Brendan Dawes
The Art of Form and Code

Plastic Player

A Playful Analog Interface for Digital Music

I'm a big fan of digital music, especially Spotify. The ability to dial-up a much loved song I've not heard for ages or discover new music are just some of the benefits I never tire of.

Yet the lack of physicality to this digital medium has always left me wanting. I still own vinyl and a turntable and I love the ritual of physically flicking through what to place on the platter and then wait for the needle to drop on the spinning vinyl.

So having had this idea sketched out in many sketch books over the years I thought it was about time I made an attempt at bringing these two things together.

The system consists of two main components — a Raspberry Pi running PiMusicBox connected to my 50 year old B&O stereo, and an Arduino Yun with an NFC shield. The "albums" are created from a box of slide mounts I've had hanging around for a long-time with tiny NFC stickers on the back to identify each album or play-list. When I drop an album in place on the device the Arduino Yun identifies the tag, matches it to a specific album, makes a backlight come on and then over Wifi communicates with the PiMusicBox API to play that album or Spotify playlist.

Removing the album pauses that track and placing it back on the device resumes play. The buttons at the side control next, previous track and also an additional stop track function. To be honest in my day to day to use I've found that these buttons mostly go unused so in future versions I'll probably be removing them.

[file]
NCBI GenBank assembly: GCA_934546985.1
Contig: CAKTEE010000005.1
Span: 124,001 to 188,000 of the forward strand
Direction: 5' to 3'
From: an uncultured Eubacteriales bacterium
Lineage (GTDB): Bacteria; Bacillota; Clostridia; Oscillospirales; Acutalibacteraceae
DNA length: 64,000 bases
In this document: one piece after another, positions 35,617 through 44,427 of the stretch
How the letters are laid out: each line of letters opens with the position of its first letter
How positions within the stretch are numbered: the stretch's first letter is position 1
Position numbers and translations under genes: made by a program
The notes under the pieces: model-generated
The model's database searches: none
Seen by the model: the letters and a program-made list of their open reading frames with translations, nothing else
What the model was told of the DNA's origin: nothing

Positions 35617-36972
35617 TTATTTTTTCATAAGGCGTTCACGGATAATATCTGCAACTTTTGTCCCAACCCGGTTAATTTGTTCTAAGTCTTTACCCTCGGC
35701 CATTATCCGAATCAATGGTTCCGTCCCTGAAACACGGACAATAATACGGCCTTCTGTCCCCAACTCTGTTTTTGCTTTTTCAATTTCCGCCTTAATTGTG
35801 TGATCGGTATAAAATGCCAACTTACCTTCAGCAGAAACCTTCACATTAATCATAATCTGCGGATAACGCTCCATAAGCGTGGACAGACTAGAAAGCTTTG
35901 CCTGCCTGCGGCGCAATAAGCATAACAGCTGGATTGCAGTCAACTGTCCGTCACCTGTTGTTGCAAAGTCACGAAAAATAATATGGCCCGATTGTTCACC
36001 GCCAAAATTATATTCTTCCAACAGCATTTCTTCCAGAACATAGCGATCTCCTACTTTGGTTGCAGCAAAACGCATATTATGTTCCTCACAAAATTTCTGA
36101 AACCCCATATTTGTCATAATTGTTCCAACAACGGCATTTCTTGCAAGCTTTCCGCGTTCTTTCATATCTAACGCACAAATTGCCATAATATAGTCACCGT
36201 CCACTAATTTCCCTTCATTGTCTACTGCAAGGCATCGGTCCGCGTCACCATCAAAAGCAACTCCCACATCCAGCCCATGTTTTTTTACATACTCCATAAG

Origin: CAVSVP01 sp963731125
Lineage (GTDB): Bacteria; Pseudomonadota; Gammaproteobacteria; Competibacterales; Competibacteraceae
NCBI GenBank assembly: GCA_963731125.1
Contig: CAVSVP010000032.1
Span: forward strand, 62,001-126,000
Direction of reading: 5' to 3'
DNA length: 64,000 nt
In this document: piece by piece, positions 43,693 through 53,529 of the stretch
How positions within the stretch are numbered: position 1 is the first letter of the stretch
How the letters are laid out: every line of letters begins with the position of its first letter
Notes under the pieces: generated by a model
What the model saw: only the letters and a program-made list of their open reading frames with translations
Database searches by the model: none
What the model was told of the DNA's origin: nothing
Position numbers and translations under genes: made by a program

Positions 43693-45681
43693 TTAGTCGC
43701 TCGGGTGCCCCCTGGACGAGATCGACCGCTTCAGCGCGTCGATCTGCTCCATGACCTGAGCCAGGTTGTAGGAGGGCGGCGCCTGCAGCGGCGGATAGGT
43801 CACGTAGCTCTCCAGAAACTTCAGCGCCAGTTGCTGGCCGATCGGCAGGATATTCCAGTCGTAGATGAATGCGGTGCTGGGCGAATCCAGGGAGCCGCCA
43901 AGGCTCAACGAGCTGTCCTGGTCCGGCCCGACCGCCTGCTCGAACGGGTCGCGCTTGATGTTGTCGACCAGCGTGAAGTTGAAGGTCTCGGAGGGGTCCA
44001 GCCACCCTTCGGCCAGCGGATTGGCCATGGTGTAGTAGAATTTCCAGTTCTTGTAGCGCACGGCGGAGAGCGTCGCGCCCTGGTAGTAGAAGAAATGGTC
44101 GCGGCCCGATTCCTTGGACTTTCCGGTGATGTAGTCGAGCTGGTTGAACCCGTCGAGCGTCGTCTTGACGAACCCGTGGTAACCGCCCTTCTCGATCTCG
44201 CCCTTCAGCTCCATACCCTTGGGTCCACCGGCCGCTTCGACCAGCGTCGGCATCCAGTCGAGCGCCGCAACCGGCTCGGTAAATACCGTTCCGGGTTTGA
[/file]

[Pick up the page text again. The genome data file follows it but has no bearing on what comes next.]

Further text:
I've found it's really satisfying choosing what I want to listen to in this way; no need to fire up an interface to Spotify — I just visually pick an album and place it on the device, much like placing vinyl on a turntable.

It's often easy to romanticise the past, convincing ourselves that things were better back then when really I think that's just not the case. I've discovered way more music since moving to Spotify then I ever did in record shops. What I do like though is the physicality of choosing an album to play and this system is an attempt to blend the good parts of both worlds. The future will continue to be digitised and I embrace that, but I think there's a space in between the digital and the analog to create interactions that are filled with the inconvenience of what it is to be human.

Images and further info available in the Press Kit